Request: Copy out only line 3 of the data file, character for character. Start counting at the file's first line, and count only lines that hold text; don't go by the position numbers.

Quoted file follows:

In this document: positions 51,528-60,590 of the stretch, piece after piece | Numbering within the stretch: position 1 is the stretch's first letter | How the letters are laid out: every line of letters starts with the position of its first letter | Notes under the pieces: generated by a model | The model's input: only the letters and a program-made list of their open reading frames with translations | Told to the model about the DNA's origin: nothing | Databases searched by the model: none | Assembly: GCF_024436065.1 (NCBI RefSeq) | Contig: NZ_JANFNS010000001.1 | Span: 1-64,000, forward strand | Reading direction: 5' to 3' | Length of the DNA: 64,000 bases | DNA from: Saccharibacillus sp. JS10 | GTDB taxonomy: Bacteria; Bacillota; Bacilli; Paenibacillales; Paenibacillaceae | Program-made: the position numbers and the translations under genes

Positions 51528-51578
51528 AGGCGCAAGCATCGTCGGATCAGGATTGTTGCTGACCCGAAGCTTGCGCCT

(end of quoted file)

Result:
51528 AGGCGCAAGCATCGTCGGATCAGGATTGTTGCTGACCCGAAGCTTGCGCCT